9. A control arm according to claim 1, wherein said arm is so arranged as to control a programmed manipulator in which the program is obtained by recording signals emitted by the manually directed control arm.
Description

This invention relates to a control arm for a remotely operated power manipulator.

The invention provides a solution to the problem of remote control in which a manipulator is directed at a distance under the visual control of an operator and receives power from a source other than the force applied by the operator but is nevertheless displaced with a degree of precision and at velocities such that the loss of manual dexterity of the operator is negligible. This holds true even when the manipulator is displaced across a space which is encumbered with materials and equipment and which may also be of large size, with the result that the manipulator cannot be controlled visually in a satisfactory manner unless the operator changes his position.

There are known types of direct mechanical-control manipulators in which the movements imparted by an operator to a master assembly are reproduced directly by a slave assembly without any supply of energy. The possibilities of these appliances are clearly limited both by considerations of weight of the slave elements and by considerations of volume which can be swept by said elements; their use has therefore been developed only for laboratory research work or the like.

In one type of power manipulator which is also known, the manipulator element proper is actuated by a control system comprising levers or push-buttons which have the effect of giving orders of torque or velocity to each of the motors or movements of the manipulator. Manipulators of the type just mentioned are much slower to control than the type first mentioned. As can readily be understood, the reason for this is that it proves much more difficult to combine the different movements required while dispensing with spontaneous manual actions which, in the first case, result in the reproduction of any one manual action by breaking down and then recombining the desired motion in the form of elementary movements of the manipulator.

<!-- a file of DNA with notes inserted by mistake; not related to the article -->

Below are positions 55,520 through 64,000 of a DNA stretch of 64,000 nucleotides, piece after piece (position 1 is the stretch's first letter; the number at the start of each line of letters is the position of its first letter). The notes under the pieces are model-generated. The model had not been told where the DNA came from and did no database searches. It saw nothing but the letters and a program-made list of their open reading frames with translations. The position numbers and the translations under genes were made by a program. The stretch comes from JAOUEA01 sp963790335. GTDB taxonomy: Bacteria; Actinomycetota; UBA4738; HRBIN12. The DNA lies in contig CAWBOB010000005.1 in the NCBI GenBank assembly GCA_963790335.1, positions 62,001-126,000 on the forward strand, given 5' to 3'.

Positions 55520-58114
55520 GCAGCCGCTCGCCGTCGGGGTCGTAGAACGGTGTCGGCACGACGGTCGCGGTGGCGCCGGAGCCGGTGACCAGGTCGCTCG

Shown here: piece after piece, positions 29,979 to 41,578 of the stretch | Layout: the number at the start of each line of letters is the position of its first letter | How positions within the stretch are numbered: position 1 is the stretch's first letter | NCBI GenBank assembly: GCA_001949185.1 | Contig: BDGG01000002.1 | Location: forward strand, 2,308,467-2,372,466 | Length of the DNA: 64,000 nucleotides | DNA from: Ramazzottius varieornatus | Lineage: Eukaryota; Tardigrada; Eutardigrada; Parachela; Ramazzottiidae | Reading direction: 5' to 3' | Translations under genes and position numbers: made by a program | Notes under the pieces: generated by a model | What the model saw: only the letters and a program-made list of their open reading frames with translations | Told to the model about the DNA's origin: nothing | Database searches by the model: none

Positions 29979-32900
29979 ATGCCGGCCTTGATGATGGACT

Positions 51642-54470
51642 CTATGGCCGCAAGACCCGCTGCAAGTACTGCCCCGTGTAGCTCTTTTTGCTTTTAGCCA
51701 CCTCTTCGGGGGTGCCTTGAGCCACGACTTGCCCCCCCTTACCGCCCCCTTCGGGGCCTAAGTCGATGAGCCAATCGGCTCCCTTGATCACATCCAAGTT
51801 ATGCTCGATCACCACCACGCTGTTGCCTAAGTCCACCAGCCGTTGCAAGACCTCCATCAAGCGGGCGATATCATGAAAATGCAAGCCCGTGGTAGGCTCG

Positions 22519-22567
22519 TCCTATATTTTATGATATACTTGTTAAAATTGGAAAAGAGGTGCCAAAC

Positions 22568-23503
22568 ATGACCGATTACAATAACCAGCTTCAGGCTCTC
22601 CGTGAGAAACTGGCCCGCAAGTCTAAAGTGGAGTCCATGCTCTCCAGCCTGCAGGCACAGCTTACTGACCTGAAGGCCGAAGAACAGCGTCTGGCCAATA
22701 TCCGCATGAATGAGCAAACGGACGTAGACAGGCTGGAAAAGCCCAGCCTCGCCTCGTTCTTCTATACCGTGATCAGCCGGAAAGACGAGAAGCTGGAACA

This difficulty has been overcome by using two levers which serve to carry out manipulator control by sharing the main movements. Thus one lever combines the movements of displacement and the other level combines the movements of orientation of the manipulator. It will be noted that manipulators of this type are caused to move within a large volume whereas the operator himself remains limited in the manual actions which are intended to perform manipulator control. For this reason, these systems produce all-or-none or progressive control of the speed of each movement without performing position control at any moment. There has also been carried out an approximate speed control which, by being applied from a master arm having a configuration which is similar to that of the slave arm, has the effect of reconstituting on said slave arm displacements which are approximately equal or proportional to those of the master arm. By virtue of its geometry, said master arm ensures the break-down and recombination of the desired motion in the form of degrees of freedom of the manipulator. A system of this type governs only the movements of the manipulator arm whilst the movements of the bridge or cross-beam which carries said arm constitute changes of origin, with the result that this offers only a partial solution to the problem stated earlier.